• Under its Leader Resources link, Neosa provides a Fundraising page. There leaders can find both general and very specific ideas for raising money.
  • Here, for example, is an easily carried out idea which resulted in a big windfall for the corps that tried it.
  • Promote the traditional experiences found in camping. Because of its location, its natural resources, and its programming, your camp is uniquely positioned to offer experiences to children which can be found nowhere else. Emphasize these in your promotional materials and your “sales pitch” to groups. Be sure your materials contain plenty of pictures of campers enjoying nature, hiking, camping out and athletics in natural environments.
  • Allegheny’s site features a page which vividly compares modern technology with the simpler pleasures of camp. This page could stand alone as a piece in a parenting newspaper.
  • Become an authority. Many local family-oriented publications which are distributed for free through libraries, child care centers, and grocery stores rely solely upon advertisers for profit. They do, however, need articles of substance to “flesh out” the publication and make it worth reading. Often these publications will offer a small section of ad space to writers and “experts” whose articles fit match the audience of the magazine. This is where you come in. As an expert on youth, you can easily create an article of interest which allows you to establish yourself as an expert, while at the same time getting out the news about your camp’s ministry. Some possible topics include Creating Family Traditions, Navigating the Social Services Maze, Summer Experiences for Urban Youth, Speaking With Your Child About…(Drugs, Sex, Peer Pressure, Etc.), Ten Ways to …(Deal with a Bully, Stop Sibling Rivalry, etc.), How to …(Choose a Day Care Center, Raise a Kind-Hearted Child, Help Your Child Deal with School Stresses, etc.).
  • What plans have you made for recruiting campers this summer?


  • 1. Increasing Camper Enrollment
  • 2. Consider Point of Service Marketing With what social service or educational agencies do your target families come in contact?
  • 3. Sell Your Salespeople Have your face-to-face contact people ever seen your camp first hand?
  • 4. Focus On Special Interests Do your camps address the special needs or interests of target campers? Have you made changes in site, facilities, and personnel to attract new populations?
  • 5. Specialized Camps Teen Sports Academic Wilderness Performing Arts Physical Challenge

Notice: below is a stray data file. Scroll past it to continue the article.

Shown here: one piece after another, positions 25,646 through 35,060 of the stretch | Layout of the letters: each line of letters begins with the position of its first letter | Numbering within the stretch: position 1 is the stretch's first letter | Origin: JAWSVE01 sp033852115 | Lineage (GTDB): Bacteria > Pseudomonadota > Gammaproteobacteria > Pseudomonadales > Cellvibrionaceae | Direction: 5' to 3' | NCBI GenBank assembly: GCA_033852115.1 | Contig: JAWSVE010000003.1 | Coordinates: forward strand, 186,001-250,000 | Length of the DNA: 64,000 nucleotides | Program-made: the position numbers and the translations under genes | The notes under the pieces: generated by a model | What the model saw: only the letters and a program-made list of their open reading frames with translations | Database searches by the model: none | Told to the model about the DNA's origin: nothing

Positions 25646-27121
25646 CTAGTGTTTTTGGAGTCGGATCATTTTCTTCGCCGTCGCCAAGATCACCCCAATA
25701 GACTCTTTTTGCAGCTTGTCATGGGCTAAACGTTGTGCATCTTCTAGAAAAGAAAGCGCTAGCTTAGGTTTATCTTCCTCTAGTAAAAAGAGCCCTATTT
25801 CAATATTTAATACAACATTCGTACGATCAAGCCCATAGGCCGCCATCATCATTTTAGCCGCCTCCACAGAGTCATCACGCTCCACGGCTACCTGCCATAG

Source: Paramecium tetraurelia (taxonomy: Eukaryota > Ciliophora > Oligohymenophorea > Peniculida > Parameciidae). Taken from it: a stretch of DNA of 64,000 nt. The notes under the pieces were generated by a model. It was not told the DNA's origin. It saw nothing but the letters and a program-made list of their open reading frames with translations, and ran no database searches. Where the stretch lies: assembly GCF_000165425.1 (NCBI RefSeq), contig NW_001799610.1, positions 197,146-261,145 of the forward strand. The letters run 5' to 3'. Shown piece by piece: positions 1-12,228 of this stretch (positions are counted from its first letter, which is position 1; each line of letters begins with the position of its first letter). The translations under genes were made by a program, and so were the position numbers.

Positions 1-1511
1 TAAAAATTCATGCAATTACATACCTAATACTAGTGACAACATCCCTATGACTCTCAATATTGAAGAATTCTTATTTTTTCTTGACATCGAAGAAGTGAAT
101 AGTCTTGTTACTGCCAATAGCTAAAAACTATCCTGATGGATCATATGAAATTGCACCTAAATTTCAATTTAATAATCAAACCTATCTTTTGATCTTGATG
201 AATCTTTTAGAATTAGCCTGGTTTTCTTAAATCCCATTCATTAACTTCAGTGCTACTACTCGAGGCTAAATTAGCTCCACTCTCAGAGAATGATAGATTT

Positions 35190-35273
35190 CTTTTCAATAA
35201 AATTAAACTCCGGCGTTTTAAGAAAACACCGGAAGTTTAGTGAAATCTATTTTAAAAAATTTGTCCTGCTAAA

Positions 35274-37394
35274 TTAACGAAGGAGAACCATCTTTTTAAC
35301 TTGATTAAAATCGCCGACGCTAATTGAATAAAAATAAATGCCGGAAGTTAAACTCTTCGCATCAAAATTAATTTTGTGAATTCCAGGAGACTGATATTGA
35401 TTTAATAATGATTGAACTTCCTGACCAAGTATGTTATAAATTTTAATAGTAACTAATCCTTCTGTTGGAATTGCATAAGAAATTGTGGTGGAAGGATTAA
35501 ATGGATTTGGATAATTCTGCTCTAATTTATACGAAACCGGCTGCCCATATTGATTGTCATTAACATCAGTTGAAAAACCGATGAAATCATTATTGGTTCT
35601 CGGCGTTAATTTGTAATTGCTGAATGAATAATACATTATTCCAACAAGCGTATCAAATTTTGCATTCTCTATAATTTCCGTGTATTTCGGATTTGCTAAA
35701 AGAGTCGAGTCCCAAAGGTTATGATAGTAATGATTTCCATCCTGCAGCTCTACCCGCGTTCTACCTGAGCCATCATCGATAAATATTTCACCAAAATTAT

• 6. It’s In the Mail Do you reach out to your campers during the off-season? Most camps report that over 75% of their campers come through “word of mouth” advertising.
  • 7. Broaden Your Camper Base What relationship have you developed with day camps in your division? Many do not run for the entire summer, and others will gladly refer their surplus campers.
  • 8. Broaden Your Camper Base What relationship have you developed with families that speak English as a second language ? Fliers in two or three languages can be distributed through food pantries, thrift stores, and other local agencies.
  • 9. In Print How else can we reach families that speak English as a second language ? Ads and news releases in nontraditional or minority newspapers will help to expand your audience.
  • 10. Service Projects How can we get out the message of camping to our local schools? Service projects such as Book Buddies and Be a Good Sport can raise resources, visibility, and enrollment numbers.
  • 11. Spread the Good News If your camp ministry is so full of success stories, then why haven’t your target families heard them? What is newsworthy about your people, your program, or your purpose?
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  • 13. It’s Easier to Keep a Customer You Have Than to Make a New One What relationship have you developed with your campers in the off-season? If you have staff reunions, why not camper reunions?
  • 14. Back to School How can we establish camp-school partnerships to raise the number of youth we serve all year long?
  • 15. No Problem What have we done to simplify the camper application process?
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  • 19. 24/7 What have we done to attract campers through electronic media?
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  • 25. Lend a Hand Are we assisting agencies in allocating funds for kids to attend camp?
  • 26. Lend a Hand Are we assisting agencies in allocating funds for kids to attend camp?
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  • 28. Traditions Do we do all we can to promote the wholesome traditions of Salvation Army camping?
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  • 30. Become an Authority How can we reach campers through family oriented publications?
    • Article Topics:
    • Creating Family Traditions
    • Navigating the Social Services Maze
    • Summer Experiences for Urban Youth
    • Speaking With Your Child About…
    • Ten Ways to …
    • How to …
  • 31. Your Turn Have you mapped out your strategy for recruiting campers this summer? More Ideas to add? [email_address]